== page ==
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Is soil fingerprinting the future way to track soil health?

New methodology tracks soil health changes in top soil

By Melissa Higgins, University of Guelph Agricultural Communications Student, for


Federal researchers are developing a tool to help track important soil health characteristics.

The tool, a soil fingerprinting framework, is a new methodology to track changes in soil characteristics that are important to soil health in the top soil, called the A-horizon. Monitoring the changes in the A-horizon will allow for a better understanding of the soil’s ability to be able to produce yields economically, while minimizing environmental impact.

Dr. Catherine Fox, a now-retired research scientist at Agriculture and Agri-Food Canada (AAFC), started the project.  “My goal was to provide enhanced soil description methodology for detailed monitoring and recording of soil changes when implementing best management practices for soil remediation, and improving soil quality to improve crop yields and sustainable use of the soil,” she says.

AAFC scientists Natalie Feisthauer and David Kroetsch are continuing the research to evaluate the framework under Ontario conditions and to develop guidance materials so non-soil specialists can use the tool.

The system has two aspects: the framework and a field form. The framework is the backbone of the system, which uses a unique combination of codes and symbols to represent soil characteristics found in a given soil sample at the time it was sampled, creating the soil “fingerprint.”

By inputting the characteristics into the electronic field form it automatically generates the fingerprint. Comparing the created fingerprints will then allow for better understanding when making soil and crop management decisions.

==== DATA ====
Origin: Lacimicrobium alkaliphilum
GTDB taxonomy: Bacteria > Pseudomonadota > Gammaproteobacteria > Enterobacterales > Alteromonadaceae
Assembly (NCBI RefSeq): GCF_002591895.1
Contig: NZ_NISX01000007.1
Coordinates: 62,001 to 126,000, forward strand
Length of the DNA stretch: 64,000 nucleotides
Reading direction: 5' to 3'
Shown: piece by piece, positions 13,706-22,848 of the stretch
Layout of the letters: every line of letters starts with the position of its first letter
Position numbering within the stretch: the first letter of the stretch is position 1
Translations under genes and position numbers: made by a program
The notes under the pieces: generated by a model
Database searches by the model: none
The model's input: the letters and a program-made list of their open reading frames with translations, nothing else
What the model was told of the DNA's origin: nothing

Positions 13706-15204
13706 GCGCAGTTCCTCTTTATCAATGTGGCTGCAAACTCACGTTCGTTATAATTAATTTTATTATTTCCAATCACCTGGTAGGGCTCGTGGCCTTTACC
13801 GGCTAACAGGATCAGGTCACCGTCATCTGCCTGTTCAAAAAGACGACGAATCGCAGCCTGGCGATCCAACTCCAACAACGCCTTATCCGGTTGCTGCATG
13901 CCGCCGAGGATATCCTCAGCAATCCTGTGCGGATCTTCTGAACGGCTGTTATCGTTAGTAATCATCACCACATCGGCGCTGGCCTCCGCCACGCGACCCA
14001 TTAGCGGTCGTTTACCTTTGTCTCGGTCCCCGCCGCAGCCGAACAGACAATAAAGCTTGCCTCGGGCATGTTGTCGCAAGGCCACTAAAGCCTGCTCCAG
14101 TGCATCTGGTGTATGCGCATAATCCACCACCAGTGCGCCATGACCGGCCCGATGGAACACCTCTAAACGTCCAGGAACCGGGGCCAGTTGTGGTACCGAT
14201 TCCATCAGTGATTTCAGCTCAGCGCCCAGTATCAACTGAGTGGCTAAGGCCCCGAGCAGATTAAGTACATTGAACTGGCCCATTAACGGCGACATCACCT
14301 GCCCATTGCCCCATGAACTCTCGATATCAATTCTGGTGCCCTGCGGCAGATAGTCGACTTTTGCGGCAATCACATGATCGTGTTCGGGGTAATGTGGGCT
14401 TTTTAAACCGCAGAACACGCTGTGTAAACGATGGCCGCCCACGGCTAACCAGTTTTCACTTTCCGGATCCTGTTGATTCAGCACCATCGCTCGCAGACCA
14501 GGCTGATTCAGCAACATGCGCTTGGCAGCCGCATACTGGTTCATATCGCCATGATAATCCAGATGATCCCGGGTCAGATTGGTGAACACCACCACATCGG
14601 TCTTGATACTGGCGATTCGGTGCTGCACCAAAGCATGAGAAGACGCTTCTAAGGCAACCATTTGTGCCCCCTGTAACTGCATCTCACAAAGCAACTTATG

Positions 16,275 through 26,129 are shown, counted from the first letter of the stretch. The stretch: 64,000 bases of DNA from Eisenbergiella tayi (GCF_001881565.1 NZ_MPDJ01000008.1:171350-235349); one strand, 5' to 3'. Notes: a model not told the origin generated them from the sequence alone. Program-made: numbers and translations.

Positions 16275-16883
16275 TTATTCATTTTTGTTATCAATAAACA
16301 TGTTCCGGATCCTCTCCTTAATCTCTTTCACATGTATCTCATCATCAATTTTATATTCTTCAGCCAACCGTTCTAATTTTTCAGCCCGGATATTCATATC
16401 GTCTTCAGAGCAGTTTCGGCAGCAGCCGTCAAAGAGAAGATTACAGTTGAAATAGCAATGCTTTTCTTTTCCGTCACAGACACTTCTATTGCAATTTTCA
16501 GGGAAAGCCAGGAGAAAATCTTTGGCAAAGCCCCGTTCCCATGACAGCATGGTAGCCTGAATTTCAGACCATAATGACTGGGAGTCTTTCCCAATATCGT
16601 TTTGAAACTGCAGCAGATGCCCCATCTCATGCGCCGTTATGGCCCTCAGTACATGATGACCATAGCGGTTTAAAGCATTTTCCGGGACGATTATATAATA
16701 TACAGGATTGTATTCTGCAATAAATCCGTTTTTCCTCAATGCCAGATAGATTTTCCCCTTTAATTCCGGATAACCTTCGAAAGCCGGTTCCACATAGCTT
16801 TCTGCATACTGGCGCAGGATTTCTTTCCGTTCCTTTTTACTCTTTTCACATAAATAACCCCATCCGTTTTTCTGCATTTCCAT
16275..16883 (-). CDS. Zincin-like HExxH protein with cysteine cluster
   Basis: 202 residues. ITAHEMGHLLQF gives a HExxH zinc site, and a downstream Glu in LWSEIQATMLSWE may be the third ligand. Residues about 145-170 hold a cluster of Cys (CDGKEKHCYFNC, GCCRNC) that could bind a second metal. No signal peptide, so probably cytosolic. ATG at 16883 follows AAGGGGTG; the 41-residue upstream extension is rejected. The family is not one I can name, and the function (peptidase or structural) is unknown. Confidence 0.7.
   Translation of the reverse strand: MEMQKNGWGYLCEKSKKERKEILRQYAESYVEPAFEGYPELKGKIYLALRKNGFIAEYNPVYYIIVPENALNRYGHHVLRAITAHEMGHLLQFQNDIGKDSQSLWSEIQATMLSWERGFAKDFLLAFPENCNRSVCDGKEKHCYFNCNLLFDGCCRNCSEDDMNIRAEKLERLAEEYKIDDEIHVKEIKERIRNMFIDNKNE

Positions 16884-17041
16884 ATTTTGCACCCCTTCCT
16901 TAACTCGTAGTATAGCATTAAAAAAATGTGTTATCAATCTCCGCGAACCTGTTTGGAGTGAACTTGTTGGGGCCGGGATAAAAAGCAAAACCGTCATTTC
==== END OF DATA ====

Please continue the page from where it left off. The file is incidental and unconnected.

Currently, the only people using the field form are members of the research community because it’s still in the development stage. A scientific paper describing the framework and electronic field form is available on request, and is being modified to be more users friendly.

The framework and its field form are a standalone tool to track changes in the characteristics of individual soil samples. It has not been integrated into precision agricultural methods, although the information from soil fingerprints could provide more information to explain yield differences in a field that may help with the way precision management could be implemented.

Once the system has been made more user friendly there will be workshops held to teach its proper use. The goal for the workshops will be to increase the awareness of the framework, along with teaching all users how to get the maximum benefit and proper interpretation of the results.

Developed in Ontario and validated in Ontario, British Columbia and Germany, this framework methodology has the potential to be implemented in many different regions. It could also be used in other countries where there is interest in a new tool to track changes in important soil health characteristics.

This article is part of Melissa Higgins’ course work for the University of Guelph agricultural communications course, instructed by Prof. Owen Roberts.

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